Home to the Western Hemisphere’s largest maritime collection, The Mariners’ Museum Library at CNU also offers students a host of research opportunities where they can expand their classroom knowledge in a multitude of areas, from conservation to archival work. The latter is where Elena Colon-Marrero (’14) found her niche.
A history major and Spanish minor from Fredericksburg, Virginia, Colon-Marrero began working at the Library her junior year after taking a historical methods course with Dr. Amanda Herbert. She catalogued photographs and other items in the archive, and worked on the Battle of Hampton Roads Project, an effort to preserve artifacts and resources from the legendary Civil War battle between the ironclad ships USS Monitor and CSS Virginia. “The Mariners’ Museum Library really opened my eyes to the different possibilities of archiving,” says Colon-Marrero. “Every project I had I fell in love with, and I’m so grateful Dr. Herbert presented our class with different options for those pursuing a history degree. She really opened my eyes that this major is not relegated to teaching or law.”
With this experience under her belt, Colon-Marrero headed north to the New York Historical Society for an internship at the Gilder Lehrman Institute, a collection of more than 60,000 items spanning American history. She learned about the opportunity through Dr. Jonathan White of CNU’s Department of Leadership and American Studies. “Dr. White has been a great support,” she says. “Without him taking an interest in what I wanted to do I would have never heard of Gilder Lehrman.” Colon-Marrero also took White’s senior seminar, for which she and her classmates went to Washington, D.C. to learn research methods at the National Archives and Library of Congress. The trip eventually led her to write an article on Civil War photography that was accepted for publication in Military Images magazine. She’s working on another piece about the plight of freedmen of African descent in Texas during the 19th century that has grown out of her work at Gilder-Lehrman. “It is highly impressive and unusual for an undergraduate to be able to publish in a professional venue, but Elena found good topics and did a nice job in her research and writing,” says White.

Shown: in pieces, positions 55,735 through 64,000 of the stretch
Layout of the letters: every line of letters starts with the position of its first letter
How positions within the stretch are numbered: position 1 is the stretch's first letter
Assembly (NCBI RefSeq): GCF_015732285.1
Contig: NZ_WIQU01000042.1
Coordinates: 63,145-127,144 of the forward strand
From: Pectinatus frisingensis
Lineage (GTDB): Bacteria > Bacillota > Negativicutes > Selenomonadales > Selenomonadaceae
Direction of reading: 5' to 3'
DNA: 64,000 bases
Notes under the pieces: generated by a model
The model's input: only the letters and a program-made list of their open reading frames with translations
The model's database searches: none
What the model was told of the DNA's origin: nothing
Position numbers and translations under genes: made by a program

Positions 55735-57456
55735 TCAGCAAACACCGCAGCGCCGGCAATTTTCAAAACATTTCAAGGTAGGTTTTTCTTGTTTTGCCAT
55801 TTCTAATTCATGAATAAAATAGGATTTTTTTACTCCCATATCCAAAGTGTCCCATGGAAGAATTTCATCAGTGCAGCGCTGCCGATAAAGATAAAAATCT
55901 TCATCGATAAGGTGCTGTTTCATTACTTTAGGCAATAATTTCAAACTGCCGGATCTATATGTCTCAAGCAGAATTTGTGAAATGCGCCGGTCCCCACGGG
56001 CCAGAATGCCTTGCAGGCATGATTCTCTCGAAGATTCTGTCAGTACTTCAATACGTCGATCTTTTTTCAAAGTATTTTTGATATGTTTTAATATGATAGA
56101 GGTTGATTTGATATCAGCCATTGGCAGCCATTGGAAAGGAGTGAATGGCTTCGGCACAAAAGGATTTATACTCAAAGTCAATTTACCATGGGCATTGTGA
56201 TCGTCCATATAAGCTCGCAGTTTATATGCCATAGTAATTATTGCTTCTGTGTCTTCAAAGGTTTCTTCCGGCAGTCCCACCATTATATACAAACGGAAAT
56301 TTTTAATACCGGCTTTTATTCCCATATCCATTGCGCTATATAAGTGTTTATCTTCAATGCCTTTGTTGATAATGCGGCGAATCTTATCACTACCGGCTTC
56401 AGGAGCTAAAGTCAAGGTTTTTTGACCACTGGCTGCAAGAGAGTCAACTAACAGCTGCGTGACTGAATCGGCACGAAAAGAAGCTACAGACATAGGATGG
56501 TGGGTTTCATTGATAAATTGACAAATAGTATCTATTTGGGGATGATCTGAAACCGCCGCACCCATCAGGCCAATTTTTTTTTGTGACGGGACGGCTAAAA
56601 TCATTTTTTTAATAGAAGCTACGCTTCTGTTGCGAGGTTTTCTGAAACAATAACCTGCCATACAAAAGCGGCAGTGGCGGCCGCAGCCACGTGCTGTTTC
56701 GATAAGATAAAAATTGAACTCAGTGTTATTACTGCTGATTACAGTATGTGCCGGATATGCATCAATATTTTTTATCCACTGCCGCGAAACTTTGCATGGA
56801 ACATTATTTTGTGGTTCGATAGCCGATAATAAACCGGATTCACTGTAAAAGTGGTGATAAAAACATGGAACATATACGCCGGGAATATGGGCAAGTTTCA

Colon-Marrero’s rich and varied experience has included assisting with the production of the Institute’s teacher seminars, summer professional development programs for K-12 teachers from across the nation. She safeguards one-of-a-kind documents – letters from George Washington, color engravings from the American Revolution, even early drafts of the Constitution – as participants study them during the seminars. “As an archivist, and keeper of the document, I act as a bodyguard ready to take the document back to safety if the guests don't follow the rules,” says Colon-Marrero. “I’m in awe that they would trust me with such amazing pieces of history,” she adds. “Eventually I was able to hold both the first draft copy and a first printing of the Constitution signed by Benjamin Franklin.”
She went on to present a Civil War seminar of her own using photographs taken after the Second Battle of Fredericksburg, a subject particularly close to her. “I found the items in the collection and was instantly transported back home,” she says. “It finally made the Civil War feel real.” Colon-Marrero showed the teachers how the photos can be used to illustrate the realities of war, especially when shown alongside current pictures of the same area. “The feedback I received was so supportive and great,” she says. “I got a number of compliments and the presentation resulted in a blog post on the Gilder Lehrman website.”
As she deepens her knowledge and interest in history, Colon-Marrero looks forward to a long future in archives and records management. “I have learned so many great things while in New York City,” she says. “The environment is incredibly nurturing and flexible. They allow me to explore the city and visit numerous museums and historical sites to add to my experience.”
Once her internship at Gilder Lehrman ends, Colon-Marrero will continue to pursue her passion for preservation with graduate studies at the University of Michigan.